According to the judge's advisory opinion, Yang Rong, aka Benjamin Yeung, originally worked with Wang to launch Hybrid Kinetic. The company that owned it—Hybrid Kinetic Automotive Holdings, which was actually owned by Yeung's wife—accused Wang of executing a corporate coup, absconding with Hybrid Kinetic shares and issuing them when they weren't his to sell. Wang, in turn, accused Yeung of reneging on a promise to supply $200 million in startup funds for the hybrid car project and effectively abandoning the project, a claim backed up by a former Securities Exchange Commission lawyer who submitted an affidavit.

Yeung was at one point wanted in China for alleged "economic crimes," according to state news agency Xinhua, and has been identified by the South China Morning Post and Reuters as a fugitive of mainland China—a distinction he "never attempt[ed] to rebut" in his communication with the U.S. court in the lawsuit with GreenTech's eventual founders, the judge wrote. The U.S. State Department could not confirm Yeung's status as a Chinese fugitive, and the Chinese embassy to the U.S. could not be reached for comment.

The disagreement was messy, and the two sides settled, with Wang eventually dropping the name Hybrid Kinetic and launching GreenTech. Hybrid Kinetic Motors continued as a separate, competing project in Alabama.

U.S. District Judge Michael P. Mills showed a clear sympathy for Wang over Yeung in his June 2009 opinion. That Yeung's wife owned the holding company, Mills wrote, "color[ed] Yeung's dealings in [the] case with a sense of dodginess." The legwork done by Wang and eventual GreenTech Executive Vice President of Finance Gary Tang on Hybrid Kinetic's business plan impressed Mills, who saw the basic premise as something that could work if given the chance, according to the opinion he wrote on their lawsuit.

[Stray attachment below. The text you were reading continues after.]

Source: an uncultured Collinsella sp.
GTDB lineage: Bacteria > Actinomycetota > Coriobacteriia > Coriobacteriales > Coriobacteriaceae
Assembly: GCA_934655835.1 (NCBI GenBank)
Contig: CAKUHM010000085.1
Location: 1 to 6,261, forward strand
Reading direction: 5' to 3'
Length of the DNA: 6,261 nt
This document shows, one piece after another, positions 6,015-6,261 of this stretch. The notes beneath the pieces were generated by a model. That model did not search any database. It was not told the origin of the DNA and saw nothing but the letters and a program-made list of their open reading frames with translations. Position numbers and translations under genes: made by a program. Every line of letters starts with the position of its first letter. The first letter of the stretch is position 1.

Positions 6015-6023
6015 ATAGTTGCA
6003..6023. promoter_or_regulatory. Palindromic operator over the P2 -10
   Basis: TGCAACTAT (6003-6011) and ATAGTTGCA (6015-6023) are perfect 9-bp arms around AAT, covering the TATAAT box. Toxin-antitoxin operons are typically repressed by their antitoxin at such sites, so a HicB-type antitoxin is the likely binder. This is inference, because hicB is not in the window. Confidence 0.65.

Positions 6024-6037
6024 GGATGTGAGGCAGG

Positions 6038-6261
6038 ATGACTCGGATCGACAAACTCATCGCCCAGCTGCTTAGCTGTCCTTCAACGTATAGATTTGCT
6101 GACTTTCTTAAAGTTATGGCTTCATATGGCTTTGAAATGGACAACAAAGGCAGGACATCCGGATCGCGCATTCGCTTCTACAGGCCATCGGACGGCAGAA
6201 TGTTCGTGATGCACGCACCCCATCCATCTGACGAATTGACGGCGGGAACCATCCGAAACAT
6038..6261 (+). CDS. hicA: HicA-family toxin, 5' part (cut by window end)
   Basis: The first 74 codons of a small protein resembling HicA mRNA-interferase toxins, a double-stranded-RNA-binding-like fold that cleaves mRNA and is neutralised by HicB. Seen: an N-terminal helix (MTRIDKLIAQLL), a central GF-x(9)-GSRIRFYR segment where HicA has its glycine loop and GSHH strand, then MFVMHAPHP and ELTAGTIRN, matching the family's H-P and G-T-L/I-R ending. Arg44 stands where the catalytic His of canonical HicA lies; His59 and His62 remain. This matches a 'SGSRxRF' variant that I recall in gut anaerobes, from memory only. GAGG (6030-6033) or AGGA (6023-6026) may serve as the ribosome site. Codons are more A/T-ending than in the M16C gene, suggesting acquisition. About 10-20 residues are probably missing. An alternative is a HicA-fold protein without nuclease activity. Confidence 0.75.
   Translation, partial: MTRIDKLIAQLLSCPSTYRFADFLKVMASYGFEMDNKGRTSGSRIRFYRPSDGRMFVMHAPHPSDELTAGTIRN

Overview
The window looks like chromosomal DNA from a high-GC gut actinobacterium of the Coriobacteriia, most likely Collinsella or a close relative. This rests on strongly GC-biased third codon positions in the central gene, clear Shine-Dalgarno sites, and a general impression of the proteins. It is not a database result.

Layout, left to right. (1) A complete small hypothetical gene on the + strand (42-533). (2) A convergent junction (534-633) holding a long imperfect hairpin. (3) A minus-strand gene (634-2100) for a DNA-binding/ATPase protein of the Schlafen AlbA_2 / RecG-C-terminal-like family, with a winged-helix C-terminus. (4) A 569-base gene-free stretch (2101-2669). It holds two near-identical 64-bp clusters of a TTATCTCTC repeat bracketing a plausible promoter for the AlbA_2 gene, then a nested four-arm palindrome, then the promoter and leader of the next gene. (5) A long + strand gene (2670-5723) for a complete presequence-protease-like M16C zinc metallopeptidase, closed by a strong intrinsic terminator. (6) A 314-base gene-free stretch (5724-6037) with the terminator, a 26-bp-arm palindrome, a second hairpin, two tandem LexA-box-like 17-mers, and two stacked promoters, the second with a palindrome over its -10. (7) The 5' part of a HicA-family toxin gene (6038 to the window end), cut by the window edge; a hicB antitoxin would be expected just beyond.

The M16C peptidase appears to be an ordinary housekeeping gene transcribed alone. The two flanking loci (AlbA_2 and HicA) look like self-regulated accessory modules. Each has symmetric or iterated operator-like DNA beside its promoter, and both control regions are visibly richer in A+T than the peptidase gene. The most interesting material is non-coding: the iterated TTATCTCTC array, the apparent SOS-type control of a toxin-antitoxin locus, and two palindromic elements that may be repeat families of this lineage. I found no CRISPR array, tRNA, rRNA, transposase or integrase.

But Mills concluded that Wang's conduct in issuing shares—while continuing to accept funding from Yeung's wife's holding company—was "something this court can not [sic] condone."

"While Wang appears to have been quite honest with this court, he has admitted to engaging in conduct of dubious legality," Mills wrote.

McAuliffe didn't know about that, according to his campaign. He did, however, know about the legal dispute.

While his campaign told ABC News that McAuliffe "never had any role with" Hybrid Kinetic—and while its dispute long predated McAuliffe's involvement—he received a $25,000 donation from one of its top executives, Jack Deng, during his first run for governor in December 2008, according to public campaign-finance records in Virginia.

McAuliffe got involved with the GreenTech project in late 2009, according to his current campaign—months after the settlement. In March 2010, he would buy a minority share, 25 percent, of GreenTech and become chairman. McAuliffe left GreenTech in December 2012, but he still retains his ownership stake, according to his campaign.

GreenTech did not respond to a request for comment about its executives' history with Yeung. Neither did Wang. A request for comment from Yeung, submitted through Hybrid Kinetic Motors (Yeung's competing Alabama project), went unanswered.

In July, however, it was revealed that the SEC has been investigating GreenTech, a Republican senator began raising national-security concerns with its funding plan, and McAuliffe's political opponents now email reporters daily about GreenTech's struggles, contesting McAuliffe's record as a jobs creator.

GreenTech has sought to rely on funding from Chinese investors, who could obtain conditional U.S. visas in exchange for $500,000 investments under a federal program known as EB-5, designed to attract foreign investments in the U.S. economy. The SEC is investigating GreenTech, Gulf Coast, and (in part) whether investors were "guarantee[d]" returns, according to Dept. of Homeland Security (DHS) documents obtained and posted online by Sen. Charles Grassley, R-Iowa. GreenTech could not be reached for comment about the SEC investigation, but Wang told The New York Times this month that GreenTech is cooperating with the investigation and that it would reveal nothing illegal.